By decreasing the number of advertisers bidding for clicks at competing ad platforms like Bing's, the CPC price would then end up lower at Google's competitors. Being the dominant player in an auction-based market, where the costs of competing in multiple markets is high, may thereby deliver a monopoly price for that dominant player.
To give some sense of the costs of managing campaigns across multiple platforms, Google itself, through its DoubleClick affiliate, provides a tool for advertisers -- DoubleClick Search V3 -- that will manage campaigns across both Google and Bing, but the price starts at a $10,000 setup fee and costs an additional 2.5 percent of all advertising spending on a monthly basis.
And here's the kicker that the European Union is focused on: Google deters third-party software from providing similar functionality with tight contract restrictions on third-party developers given access to AdCenter's underlying code (so-called APIs). For example, one provision says that third-party software "may not offer a functionality that copies data between Google and a Third Party." Literally, the contract requires that most data be manually moved between different ad platforms, destroying any efficiency of using a computer to manage multiple platforms.
By requiring manual export of data to alternative ad campaigns, campaigns making repeat, often daily adjustments of ad campaigns will end up with a heavy burden of transferring data. This is "both time-consuming and prone to error" in Harvard Business Professor Ben Edelamn's words and will "reinforce the tendency of small to medium-sized advertisers to 'single-home' -- to use only Google AdWords, to the exclusion of competing platforms."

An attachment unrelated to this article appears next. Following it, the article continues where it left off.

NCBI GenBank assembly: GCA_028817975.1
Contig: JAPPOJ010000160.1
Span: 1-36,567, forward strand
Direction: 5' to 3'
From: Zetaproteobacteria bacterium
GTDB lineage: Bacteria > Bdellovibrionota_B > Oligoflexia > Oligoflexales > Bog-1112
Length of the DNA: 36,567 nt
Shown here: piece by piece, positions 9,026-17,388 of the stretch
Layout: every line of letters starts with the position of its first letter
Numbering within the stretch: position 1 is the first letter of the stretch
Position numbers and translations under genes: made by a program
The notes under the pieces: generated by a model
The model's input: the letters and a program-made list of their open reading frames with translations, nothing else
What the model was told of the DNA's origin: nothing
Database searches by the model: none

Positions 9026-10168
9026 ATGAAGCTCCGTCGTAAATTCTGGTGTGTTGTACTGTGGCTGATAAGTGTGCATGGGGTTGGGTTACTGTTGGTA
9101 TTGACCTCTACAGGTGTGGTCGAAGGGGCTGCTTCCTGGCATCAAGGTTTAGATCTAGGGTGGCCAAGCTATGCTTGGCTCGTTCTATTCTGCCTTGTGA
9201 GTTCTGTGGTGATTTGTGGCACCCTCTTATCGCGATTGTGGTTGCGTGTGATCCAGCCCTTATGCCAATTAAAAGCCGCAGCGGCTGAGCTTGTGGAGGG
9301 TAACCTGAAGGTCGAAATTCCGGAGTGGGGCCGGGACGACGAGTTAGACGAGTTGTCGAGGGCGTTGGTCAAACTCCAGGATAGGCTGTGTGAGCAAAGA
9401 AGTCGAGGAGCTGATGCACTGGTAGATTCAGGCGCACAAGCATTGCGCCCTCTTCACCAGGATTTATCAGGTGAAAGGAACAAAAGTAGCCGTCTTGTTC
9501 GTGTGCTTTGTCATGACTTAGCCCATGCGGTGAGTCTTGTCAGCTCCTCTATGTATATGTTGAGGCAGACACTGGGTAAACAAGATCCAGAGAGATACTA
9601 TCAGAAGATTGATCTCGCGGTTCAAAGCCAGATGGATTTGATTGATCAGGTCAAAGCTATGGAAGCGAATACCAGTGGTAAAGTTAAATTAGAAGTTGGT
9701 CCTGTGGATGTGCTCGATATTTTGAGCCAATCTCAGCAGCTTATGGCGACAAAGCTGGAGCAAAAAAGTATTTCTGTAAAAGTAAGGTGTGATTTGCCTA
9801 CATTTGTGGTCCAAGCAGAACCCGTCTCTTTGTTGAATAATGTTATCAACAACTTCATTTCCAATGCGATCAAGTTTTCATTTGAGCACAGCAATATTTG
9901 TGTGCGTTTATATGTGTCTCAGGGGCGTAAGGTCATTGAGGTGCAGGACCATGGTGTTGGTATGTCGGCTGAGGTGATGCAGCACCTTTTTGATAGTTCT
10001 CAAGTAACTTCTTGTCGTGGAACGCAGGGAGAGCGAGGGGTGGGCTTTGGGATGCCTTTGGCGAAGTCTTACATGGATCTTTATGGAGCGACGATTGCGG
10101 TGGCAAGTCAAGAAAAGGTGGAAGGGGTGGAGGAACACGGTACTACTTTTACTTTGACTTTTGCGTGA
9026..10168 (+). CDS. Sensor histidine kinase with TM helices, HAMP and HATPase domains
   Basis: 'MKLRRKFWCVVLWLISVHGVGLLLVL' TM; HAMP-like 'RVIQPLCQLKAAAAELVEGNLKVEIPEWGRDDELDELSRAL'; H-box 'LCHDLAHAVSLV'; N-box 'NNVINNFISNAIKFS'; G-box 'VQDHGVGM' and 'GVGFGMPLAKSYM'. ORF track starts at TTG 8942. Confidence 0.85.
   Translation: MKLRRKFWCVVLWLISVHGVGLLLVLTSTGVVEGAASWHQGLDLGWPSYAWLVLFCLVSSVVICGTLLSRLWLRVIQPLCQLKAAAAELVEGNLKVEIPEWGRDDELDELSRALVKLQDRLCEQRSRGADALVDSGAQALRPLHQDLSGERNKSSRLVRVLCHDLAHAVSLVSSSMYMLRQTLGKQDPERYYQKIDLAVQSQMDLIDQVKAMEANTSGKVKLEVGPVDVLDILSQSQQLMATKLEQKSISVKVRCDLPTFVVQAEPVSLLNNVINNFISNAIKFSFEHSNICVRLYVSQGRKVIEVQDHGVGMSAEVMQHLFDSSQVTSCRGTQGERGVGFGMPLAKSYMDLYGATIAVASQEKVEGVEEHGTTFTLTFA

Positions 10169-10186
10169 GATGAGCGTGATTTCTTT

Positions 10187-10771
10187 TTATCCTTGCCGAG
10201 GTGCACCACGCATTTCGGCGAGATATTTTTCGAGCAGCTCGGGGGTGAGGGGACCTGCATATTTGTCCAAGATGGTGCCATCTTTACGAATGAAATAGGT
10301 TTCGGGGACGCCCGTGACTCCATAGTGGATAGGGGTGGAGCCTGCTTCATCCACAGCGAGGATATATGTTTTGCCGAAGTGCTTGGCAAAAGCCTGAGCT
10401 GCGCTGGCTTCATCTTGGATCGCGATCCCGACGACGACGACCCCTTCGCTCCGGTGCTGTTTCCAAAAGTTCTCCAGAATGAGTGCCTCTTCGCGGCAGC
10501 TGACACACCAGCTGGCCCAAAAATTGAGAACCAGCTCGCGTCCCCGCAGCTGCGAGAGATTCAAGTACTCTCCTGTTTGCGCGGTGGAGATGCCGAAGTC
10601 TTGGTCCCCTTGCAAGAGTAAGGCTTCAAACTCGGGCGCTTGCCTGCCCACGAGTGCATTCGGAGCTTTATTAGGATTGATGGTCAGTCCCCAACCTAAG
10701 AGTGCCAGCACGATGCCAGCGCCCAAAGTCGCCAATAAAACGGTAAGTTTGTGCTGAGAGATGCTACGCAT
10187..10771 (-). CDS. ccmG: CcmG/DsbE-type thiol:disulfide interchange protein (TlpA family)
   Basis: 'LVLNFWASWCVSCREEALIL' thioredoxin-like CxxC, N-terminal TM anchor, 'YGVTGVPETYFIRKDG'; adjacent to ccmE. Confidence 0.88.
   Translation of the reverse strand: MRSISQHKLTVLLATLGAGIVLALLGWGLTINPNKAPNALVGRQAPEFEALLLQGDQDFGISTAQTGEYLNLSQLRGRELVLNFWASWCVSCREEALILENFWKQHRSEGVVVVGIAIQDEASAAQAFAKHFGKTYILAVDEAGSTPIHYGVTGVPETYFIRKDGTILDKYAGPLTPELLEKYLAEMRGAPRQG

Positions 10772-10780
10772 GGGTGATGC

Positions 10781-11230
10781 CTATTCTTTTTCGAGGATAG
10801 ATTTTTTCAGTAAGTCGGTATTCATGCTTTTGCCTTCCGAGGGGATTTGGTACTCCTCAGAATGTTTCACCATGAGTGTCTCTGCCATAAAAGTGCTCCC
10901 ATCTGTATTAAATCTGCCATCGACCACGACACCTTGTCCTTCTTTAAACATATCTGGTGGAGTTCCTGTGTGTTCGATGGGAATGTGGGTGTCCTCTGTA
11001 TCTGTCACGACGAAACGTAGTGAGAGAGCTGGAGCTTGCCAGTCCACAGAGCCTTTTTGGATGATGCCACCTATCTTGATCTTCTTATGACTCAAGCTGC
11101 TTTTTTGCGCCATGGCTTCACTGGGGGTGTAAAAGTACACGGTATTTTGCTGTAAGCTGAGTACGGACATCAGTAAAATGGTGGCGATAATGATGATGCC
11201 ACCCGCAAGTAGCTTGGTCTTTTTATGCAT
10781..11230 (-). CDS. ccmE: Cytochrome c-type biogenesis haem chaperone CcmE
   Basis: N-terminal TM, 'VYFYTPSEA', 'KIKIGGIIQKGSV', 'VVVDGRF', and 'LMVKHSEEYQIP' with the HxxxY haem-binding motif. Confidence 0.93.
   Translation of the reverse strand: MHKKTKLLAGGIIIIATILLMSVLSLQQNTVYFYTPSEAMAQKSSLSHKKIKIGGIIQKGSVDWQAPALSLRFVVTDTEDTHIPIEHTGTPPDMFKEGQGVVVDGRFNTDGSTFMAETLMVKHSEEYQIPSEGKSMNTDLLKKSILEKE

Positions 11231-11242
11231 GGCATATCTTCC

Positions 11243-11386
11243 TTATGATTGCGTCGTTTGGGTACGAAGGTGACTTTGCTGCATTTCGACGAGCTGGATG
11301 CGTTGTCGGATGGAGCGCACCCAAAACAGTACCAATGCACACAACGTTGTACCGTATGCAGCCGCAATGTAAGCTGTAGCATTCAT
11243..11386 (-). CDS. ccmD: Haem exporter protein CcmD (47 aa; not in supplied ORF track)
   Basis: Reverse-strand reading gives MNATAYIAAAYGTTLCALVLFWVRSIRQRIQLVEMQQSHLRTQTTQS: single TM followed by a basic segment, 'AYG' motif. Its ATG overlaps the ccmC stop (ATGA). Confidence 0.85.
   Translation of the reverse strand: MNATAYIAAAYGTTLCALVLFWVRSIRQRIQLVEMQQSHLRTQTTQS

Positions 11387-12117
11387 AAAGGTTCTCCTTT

And of course, even for companies choosing to run campaigns on multiple advertising plaforms, using Google software means that Google collects a share of advertising revenue on rival sites and will be able to collect data from advertisers on how they use rival advertiser platforms, giving the company advantages in designing their platform to maximize revenue.
So requiring Google to allow third-party software makers to manage multiple advertising campaigns on multiple platforms would suddenly make using competitors to Google almost as easy as clicking a button. There would no doubt be some additional costs but far less than currently and most advertising, if the marginal costs were negligible, would prefer to reach all users on the Internet -- especially since search advertising is structured such that they only pay if someone actually clicks on their ad and goes to their site.